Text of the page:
I slept in a tiny bit today and got up around 6:45 am. The weather was lovely: breezy and about 55° when I first went out and then up to about 81° by the afternoon. I took Sergeant Margie over to the Historic City Cemetery for our walk, and we were there for about 2 hours. I got a few photos of flowers and some of the Striped Cucumber Beetles (Acalymma vittatum) that seem to be in abundance in the cemetery this time of year. My favorite encounter of the morning, though, was with a large Green Darner dragonfly (Anax junius). She was hanging from the leaves of a hydrangea, warming up in the early morning sun. Because it was still cool outside, she was kind of torpid, and let me urge her up into my hand and onto the end of my thumb. I could have stayed there all day looking at her… but the dog wouldn’t stand for that. Hah! So we continued our walk and eventually headed back to the car.
My dragonfly and damselfly article has appeared on the Lake County News website today, along with several of my photos. Woo-hoo! I’ll let you know if it comes out in hard copy as well.
It was good morning to walk. We saw all kinds of stuff! Skippers, a little Gray Hairstreak butterfly (Strymon melinus), some orb spiders, a crab spider, two different kinds of praying mantises, a dragonfly and some damselflies, leaf hoppers, Harlequin Bugs, a cranefly, bees, and a Pipevine Swallowtail caterpillar. I also found some Small Milkweed Bugs (Lygaeus kalmia), and I moved in to get some photos of them, the little ones jumped on the larger ones back and she ran off with them. Hah! I then found a whole colony of Leaf-Footed Bugs (Leptoglossus phyllopus), a couple of mamas and babies of all sizes from hatchlings to juveniles. Hordes of them on the pods and leaves of the big Indian Bean Tree (Catalpa bignonioides). It was kind of neat and kind of creepy at the same time. On one of the oak trees I also found a variety of wasp galls. Some were cone-shaped (from the Red and White Cone Gall Wasps, Andricus kingi), some were blobby (from Wooly Leaf Gall Wasp), and some were spiky (from the Spined Turban Gall Wasps, Antron douglasii). It was kind of neat to see them all clustered together in the same area. Around the duck ponds we saw Blue Herons, Green Herons, a large white Egret, crayfish, and a mama Wood Duck with her ducklings amid the ubiquitous geese and ducks. I tried to get as many photos as I could.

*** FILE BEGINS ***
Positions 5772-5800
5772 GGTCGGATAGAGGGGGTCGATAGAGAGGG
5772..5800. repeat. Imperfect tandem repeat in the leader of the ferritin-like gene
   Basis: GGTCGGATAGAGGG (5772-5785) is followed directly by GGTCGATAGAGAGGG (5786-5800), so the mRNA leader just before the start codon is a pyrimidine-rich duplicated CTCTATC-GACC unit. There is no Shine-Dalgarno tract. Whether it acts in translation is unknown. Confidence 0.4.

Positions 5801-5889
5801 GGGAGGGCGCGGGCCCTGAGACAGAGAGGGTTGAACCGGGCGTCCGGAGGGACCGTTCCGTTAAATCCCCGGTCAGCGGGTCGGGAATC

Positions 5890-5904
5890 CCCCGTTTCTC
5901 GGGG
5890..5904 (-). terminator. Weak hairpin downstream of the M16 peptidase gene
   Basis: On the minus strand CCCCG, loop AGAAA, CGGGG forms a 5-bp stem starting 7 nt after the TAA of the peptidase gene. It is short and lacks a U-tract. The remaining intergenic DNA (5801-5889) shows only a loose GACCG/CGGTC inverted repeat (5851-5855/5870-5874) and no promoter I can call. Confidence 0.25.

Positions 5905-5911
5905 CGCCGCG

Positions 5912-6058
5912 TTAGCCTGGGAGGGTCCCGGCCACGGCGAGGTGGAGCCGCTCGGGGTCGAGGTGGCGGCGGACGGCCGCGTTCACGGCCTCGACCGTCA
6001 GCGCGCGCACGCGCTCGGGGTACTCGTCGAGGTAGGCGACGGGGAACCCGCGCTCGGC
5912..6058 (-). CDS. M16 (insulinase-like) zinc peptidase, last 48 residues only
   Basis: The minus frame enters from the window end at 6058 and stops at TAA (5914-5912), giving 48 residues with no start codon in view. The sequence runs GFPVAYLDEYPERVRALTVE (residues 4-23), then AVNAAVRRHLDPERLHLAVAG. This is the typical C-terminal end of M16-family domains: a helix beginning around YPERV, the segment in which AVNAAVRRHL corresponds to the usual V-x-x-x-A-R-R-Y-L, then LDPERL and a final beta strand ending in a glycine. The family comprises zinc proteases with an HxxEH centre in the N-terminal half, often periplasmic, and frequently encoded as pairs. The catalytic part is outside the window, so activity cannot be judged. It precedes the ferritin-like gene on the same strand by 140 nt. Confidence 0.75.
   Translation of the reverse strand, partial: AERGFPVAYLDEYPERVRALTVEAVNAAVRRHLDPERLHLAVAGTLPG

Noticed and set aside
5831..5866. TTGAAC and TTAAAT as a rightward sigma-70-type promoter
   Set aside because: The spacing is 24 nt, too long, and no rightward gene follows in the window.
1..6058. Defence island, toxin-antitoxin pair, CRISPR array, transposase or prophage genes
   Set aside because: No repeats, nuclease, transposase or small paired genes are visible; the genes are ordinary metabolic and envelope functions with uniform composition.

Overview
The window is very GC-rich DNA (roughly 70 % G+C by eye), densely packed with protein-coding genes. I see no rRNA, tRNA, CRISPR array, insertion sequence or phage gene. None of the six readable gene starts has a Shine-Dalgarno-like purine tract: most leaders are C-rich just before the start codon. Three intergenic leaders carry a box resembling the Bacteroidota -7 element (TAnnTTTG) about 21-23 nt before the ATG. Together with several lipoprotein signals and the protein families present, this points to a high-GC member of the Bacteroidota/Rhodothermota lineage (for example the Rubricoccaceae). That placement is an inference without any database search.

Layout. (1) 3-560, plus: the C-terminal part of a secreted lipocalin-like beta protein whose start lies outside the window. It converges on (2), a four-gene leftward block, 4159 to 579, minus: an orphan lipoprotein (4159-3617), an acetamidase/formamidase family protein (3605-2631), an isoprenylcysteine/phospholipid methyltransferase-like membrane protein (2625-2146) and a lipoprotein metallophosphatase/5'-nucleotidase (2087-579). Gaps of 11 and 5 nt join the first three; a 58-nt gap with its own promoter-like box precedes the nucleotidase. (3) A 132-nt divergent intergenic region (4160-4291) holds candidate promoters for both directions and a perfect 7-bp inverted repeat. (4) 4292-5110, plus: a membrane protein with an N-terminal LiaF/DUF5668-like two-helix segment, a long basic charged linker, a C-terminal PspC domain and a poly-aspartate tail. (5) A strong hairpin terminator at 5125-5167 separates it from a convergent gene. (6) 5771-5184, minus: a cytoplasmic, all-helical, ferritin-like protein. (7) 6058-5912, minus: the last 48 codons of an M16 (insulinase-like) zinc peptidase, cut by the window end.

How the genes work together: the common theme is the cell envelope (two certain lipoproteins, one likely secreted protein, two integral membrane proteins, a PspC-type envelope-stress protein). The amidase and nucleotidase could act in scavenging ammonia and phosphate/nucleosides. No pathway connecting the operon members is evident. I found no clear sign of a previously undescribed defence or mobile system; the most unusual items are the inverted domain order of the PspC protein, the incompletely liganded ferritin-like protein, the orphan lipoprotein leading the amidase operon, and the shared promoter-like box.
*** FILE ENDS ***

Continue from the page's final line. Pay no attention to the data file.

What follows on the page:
After walking for about 2 hours, I drove over to Raley’s and picked up a few groceries — including a locally grown yellow watermelon for supper — before heading home.
I got this in my email this morning:
Thanks for your interest in dragonfly monitoring! The great thing about MDP is that you don’t have to be an expert to submit data. I would keep an eye out for good migratory pathways (ridgelines and coastlines tend to be good). Once you find a good place for viewing dragonflies, familiarize yourself with protocol and data sheet and pick a few hrs to observe. You can watch for 10 min or all day. It’s all very useful info. You don’t even need to ID them to species. You can just record numbers you see. If you have questions, their website is very helpful, (or you can ask me too).
http://www.migratorydragonflypartnership.org/ — feeling excited.
Yay! I’m going to try helping out with the MDP!
My article and photos on Dragonflies and Damselflies appeared in the Woodland Daily Democrat newspaper. Woo-hoo! It was a featured piece and took up almost 1/3 of a page.
Because of its size, the image of the article presented below may take a little while to load up…
I got up around 6:30 again this morning, and saw to it that my brother Marty’s dog Waukegan got her morning antibiotic pill (so Marty could sleep in) before taking Sergeant Margie with me over to the WPA Rock Garden for our walk. There wasn’t a lot going on, but I did get some praying mantis and damselfly photos. We also got to see some mama ducks with their babies at the duck pond, along with some big crayfish. One of the ducklings had an open sore spot on his back and I couldn’t imagine what might have happened to him… Then I saw the second mother duck come over and try to bite him as he entered the pond. Poor little thing… The dog and I walked for about 2 hours and then headed back to the car.